In our age of showing results through data, the Wiley H. Bates Middle School is doing just that. Check out their results after integrating the arts for just four years. Click on the link for Edutopia to read what they've accomplishes. It's worth the time.
Arts integration has been shown by several rigorous studies to increase student engagement and achievement among youth from both low and high socioeconomic backgrounds (Catterall, Dumais, & Hampden-Thompson, 2012; Upitis & Smithrim, 2003, cited in Upitis 2011; Walker, McFadden, Tabone, & Finkelstein, 2011). Arts integration was introduced at Wiley H. Bates Middle School, in Annapolis, Maryland, as part of their school improvement plan in 2008 after the district applied for and was awarded a four-year grant under the Arts in Education Model Development and Dissemination (AEMDD) Grant Program.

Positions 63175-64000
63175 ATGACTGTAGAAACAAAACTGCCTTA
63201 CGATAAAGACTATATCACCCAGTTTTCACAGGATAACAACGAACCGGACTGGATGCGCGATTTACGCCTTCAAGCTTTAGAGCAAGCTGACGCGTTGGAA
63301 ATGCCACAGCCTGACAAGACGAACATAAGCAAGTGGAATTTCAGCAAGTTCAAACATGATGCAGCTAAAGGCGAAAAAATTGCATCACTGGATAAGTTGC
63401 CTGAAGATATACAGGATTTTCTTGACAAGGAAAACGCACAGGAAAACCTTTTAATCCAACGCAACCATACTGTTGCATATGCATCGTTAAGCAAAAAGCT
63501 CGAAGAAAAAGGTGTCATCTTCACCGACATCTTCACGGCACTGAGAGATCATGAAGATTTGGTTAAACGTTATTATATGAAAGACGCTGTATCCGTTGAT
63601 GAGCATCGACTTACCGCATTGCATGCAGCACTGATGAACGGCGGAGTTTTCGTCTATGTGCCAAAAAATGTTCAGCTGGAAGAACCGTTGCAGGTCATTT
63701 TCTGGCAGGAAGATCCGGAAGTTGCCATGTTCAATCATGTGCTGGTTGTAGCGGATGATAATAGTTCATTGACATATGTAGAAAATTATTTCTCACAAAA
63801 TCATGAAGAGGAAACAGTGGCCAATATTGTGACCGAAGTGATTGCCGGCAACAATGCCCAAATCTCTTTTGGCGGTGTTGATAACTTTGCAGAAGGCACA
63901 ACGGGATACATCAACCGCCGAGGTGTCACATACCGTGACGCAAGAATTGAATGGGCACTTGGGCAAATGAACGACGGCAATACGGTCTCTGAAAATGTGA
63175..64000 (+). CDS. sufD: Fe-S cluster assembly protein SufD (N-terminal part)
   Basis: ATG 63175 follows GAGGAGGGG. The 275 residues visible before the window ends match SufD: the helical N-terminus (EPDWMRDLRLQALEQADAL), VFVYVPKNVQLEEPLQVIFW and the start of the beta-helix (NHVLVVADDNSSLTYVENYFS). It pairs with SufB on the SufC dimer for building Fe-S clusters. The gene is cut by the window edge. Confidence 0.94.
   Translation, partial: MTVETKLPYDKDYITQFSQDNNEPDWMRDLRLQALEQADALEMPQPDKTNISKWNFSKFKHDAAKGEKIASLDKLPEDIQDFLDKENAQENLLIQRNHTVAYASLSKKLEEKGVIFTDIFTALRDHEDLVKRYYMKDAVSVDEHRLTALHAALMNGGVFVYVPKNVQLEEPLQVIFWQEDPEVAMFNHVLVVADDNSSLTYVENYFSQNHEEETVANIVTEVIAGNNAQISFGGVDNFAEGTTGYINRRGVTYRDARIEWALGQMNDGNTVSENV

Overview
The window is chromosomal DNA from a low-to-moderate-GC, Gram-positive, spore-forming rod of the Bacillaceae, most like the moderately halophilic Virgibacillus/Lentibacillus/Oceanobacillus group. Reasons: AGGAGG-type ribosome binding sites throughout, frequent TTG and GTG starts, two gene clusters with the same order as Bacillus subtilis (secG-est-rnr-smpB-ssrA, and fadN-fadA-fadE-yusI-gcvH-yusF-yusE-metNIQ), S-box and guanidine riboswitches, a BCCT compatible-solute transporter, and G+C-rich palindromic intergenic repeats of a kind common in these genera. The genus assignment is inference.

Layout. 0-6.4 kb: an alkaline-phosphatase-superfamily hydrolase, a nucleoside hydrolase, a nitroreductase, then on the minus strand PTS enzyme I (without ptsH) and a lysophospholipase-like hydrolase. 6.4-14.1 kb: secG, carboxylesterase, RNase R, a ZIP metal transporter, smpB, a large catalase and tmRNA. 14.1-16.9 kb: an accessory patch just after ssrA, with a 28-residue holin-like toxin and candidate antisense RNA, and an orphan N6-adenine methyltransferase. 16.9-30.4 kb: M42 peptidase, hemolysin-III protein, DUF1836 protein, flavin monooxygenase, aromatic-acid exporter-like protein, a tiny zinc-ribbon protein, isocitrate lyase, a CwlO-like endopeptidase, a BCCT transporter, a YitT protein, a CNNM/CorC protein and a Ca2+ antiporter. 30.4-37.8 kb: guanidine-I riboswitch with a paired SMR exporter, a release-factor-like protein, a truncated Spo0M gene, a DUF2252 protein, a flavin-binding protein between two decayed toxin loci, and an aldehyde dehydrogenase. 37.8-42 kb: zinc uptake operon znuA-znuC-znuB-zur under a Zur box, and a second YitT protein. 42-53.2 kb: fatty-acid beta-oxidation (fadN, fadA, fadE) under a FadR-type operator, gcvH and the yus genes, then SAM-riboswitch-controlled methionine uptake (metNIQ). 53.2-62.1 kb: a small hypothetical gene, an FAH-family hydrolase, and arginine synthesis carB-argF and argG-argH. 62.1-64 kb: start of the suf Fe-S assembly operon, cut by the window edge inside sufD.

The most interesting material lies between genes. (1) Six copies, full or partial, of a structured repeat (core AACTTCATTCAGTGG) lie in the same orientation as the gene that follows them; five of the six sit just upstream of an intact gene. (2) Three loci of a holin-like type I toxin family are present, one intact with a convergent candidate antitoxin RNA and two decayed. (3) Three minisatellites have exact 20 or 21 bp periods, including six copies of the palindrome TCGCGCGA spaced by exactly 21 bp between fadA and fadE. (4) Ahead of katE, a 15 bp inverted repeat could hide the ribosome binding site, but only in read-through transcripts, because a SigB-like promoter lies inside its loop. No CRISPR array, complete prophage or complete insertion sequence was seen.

Since arts integration was first implemented at Bates, the percentage of students achieving or surpassing standards for reading has grown from 73 percent in 2009 to 81 percent in 2012, and from 62 percent to 77 percent for math during the same period, while disciplinary problems decreased 23 percent from 2009 to 2011. According to the National Assessment of Educational Progress (NAEP) data, math and reading scores among students in grades 6-8 have shown a long trend of improvement across the state of Maryland. However, the percentage of students proficient or advanced at Bates has grown nearly 12 times faster than the state in reading, and four times faster in math. Science achievement among eighth graders also has outpaced the state from 2009 to 2011. Teachers and staff report that arts integration has been one of the key reasons for the school's improvement. Several research-based practices contribute to the success of arts integration at Bates Middle School:
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